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Georgetown University’s Newspaper of Record since 1920

The Hoya

Georgetown University’s Newspaper of Record since 1920

The Hoya

‘The Holdovers’ is a Loving Retread of Familiar Ground

IMDB
IMDB

Snow flurries, a cappella Christmas carols and dangerously homemade cherries jubilee make up “The Holdovers,” a refreshingly sincere comedy-drama that’s already picked up five Oscar nominations this award season. Set in New England in the winter of 1970, this latest film from Director Alexander Payne is intent on evoking both holiday spirit and nostalgia for a bygone era as it forges bonds between all-too-realistic characters. 

Paul Giamatti stars as Paul Hunham, a classics teacher at an all-boys boarding school whose stringent standards and curmudgeonly disposition have made him deeply unpopular with students and faculty alike. As punishment for giving the son of an influential donor a failing grade, Paul is forced to spend his break supervising the “holdovers,” five students who have also found themselves stuck on campus for the holidays

Just as you’re gearing yourself up to root for this eclectic group of misfits, “The Holdovers” discards its ensemble cast in a rich parent ex machina, leaving student Angus Tully (Dominic Sessa) behind with only Paul and bereaved head cook Mary Lamb (Da’Vine Joy Randolph) for company. 

“The Holdovers” is a remarkable film debut for Sessa, who was plucked for the role from the drama club of one of the schools used as a filming location. His Angus is sharp-eyed and petulant but with a rough-edged sincerity that swiftly endears the viewer. Equally well-cast is Randolph as Mary, a grieving mother who has recently lost her son in the Vietnam War. Her movement through each scene is incredibly deliberate, with the kind of quiet devastation reserved for those who know the world has ended but the earth is still turning. 

Though the entire main trio turns out strong performances, it is Giamatti who fully sells you on the premise. Paul should be a thoroughly unpleasant man for the viewer to spend two hours with, from his resentful attitude and complete inability to read a room to his medley of medical conditions such as excessive sweating and a persistent smell of fish. Even his most cutting insults are dripping with academic pretension, with his students reprimanded as “snarling Visigoths” and “lazy, vulgar, rancid little philistines.”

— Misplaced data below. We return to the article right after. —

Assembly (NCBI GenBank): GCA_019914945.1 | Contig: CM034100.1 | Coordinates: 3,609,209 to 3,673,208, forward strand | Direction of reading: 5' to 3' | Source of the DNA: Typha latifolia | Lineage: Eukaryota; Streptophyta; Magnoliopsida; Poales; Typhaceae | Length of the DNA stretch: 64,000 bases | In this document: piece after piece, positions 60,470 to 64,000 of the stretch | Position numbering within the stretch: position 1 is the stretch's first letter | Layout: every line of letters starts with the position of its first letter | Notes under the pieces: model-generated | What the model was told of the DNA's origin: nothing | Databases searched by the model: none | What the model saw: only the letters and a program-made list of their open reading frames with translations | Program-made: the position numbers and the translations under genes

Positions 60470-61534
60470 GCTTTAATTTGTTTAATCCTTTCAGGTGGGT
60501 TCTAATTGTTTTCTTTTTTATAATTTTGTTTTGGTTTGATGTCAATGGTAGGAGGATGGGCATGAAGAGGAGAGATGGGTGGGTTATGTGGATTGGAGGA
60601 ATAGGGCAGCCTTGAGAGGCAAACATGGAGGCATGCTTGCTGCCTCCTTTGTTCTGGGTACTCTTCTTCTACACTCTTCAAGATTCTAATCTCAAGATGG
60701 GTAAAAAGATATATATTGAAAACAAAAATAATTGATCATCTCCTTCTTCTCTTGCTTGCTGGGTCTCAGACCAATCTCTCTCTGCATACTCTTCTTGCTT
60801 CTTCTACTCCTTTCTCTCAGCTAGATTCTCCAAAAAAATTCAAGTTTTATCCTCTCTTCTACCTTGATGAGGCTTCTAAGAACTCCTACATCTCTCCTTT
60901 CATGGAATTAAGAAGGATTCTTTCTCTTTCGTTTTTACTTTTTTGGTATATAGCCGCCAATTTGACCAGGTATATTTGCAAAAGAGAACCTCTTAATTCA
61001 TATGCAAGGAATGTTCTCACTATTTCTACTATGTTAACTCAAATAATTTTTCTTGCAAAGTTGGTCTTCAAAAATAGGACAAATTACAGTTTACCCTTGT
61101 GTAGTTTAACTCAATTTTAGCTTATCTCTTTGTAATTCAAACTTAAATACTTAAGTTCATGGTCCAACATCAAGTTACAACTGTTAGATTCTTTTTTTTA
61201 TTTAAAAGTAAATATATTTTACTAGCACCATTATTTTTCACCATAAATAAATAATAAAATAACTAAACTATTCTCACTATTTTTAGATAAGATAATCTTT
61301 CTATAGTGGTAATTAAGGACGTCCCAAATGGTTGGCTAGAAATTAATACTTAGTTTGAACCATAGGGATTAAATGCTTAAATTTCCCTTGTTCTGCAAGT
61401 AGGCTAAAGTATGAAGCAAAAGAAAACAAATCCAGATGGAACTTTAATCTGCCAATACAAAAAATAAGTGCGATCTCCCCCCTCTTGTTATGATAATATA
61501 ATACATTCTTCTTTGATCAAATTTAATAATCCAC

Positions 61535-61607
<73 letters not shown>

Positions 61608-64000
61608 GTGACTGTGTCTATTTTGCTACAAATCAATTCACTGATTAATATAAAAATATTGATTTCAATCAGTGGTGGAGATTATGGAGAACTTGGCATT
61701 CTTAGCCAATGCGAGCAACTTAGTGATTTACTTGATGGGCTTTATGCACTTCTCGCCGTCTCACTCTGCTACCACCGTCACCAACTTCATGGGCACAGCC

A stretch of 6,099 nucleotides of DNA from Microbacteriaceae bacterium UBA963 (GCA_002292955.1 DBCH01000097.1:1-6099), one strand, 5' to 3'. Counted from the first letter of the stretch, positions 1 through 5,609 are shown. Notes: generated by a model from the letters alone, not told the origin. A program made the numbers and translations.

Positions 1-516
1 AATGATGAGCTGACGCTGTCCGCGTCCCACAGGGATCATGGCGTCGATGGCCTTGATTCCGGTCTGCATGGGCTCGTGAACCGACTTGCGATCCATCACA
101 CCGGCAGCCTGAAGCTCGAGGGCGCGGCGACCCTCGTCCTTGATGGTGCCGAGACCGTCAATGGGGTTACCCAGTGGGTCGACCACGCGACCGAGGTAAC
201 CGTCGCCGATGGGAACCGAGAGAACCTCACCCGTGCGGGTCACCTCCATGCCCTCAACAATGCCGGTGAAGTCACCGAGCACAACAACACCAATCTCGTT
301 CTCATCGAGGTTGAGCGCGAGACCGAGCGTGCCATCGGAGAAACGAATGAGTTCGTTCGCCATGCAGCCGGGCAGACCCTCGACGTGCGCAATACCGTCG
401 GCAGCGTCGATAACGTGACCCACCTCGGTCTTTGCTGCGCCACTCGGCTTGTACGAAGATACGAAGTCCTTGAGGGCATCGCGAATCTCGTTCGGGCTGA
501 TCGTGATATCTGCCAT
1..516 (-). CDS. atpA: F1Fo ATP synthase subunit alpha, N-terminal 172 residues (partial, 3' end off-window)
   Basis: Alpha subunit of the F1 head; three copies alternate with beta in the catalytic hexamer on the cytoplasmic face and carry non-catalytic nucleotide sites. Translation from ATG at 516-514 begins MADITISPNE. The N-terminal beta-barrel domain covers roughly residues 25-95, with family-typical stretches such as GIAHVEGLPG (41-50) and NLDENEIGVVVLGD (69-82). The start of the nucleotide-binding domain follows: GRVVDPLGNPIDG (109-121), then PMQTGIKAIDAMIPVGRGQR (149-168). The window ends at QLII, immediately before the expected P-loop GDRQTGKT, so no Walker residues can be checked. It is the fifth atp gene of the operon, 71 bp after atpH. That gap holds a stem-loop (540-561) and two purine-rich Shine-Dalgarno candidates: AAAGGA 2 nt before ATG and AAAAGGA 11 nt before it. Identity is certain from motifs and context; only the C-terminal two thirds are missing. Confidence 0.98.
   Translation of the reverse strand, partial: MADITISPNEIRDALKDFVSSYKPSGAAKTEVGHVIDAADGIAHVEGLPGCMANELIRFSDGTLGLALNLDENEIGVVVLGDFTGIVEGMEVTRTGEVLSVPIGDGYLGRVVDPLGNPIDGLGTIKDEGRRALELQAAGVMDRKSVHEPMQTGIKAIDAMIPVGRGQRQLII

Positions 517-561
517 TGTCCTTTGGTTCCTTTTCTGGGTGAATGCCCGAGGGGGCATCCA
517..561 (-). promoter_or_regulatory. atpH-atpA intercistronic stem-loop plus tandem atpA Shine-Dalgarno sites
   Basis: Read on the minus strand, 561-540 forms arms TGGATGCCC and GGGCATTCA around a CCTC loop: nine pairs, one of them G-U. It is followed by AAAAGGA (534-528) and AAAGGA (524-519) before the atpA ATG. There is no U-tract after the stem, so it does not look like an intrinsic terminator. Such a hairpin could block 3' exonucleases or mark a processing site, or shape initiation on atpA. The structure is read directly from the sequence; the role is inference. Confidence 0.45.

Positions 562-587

Yet Paul as a character feels so lived-in and genuine that it’s hard to avoid being drawn in. He may not be all that likable, but his wit is biting and his interactions with other characters beg to be cracked wide open and have their underlying motivations revealed. 

By process of elimination, Angus is the character tasked with doing the cracking. Though he clashes with Paul over the latter’s authoritarian tendencies, his consistently high grades reveal that despite referring to him as a “hormonal vulgarian,” Paul harbors a grudging admiration for his student’s intellect.

You’ve seen this dynamic play out before. Payne is by no means the first director to stick a gifted but troubled youngster in a room with a stubborn academic who has to convince them of their potential by bonding over unexpected parallels in life experience. After the first fifteen minutes, you have a pretty good idea of where these character arcs are going to land.

But what sets “The Holdovers” apart is its embrace of uncertainty. Angus, Paul and Mary are all profoundly lonely people whose dissatisfaction pushes them to outbursts and excess, and the narrative refuses to solve their problems neatly. The character flaws they start with stick with them through the end of the movie, and they do not grow as people so much as they learn to start healing the wounds they have left to fester.

“The Holdovers” is not always gripping, and the story does drag a bit near the middle. That being said, what the film lacks in originality it makes up for in humor and heart. With stirring performances and just the right amount of bittersweetness, it is easy to imagine “The Holdovers” joining the annual holiday movie lineup for years to come.

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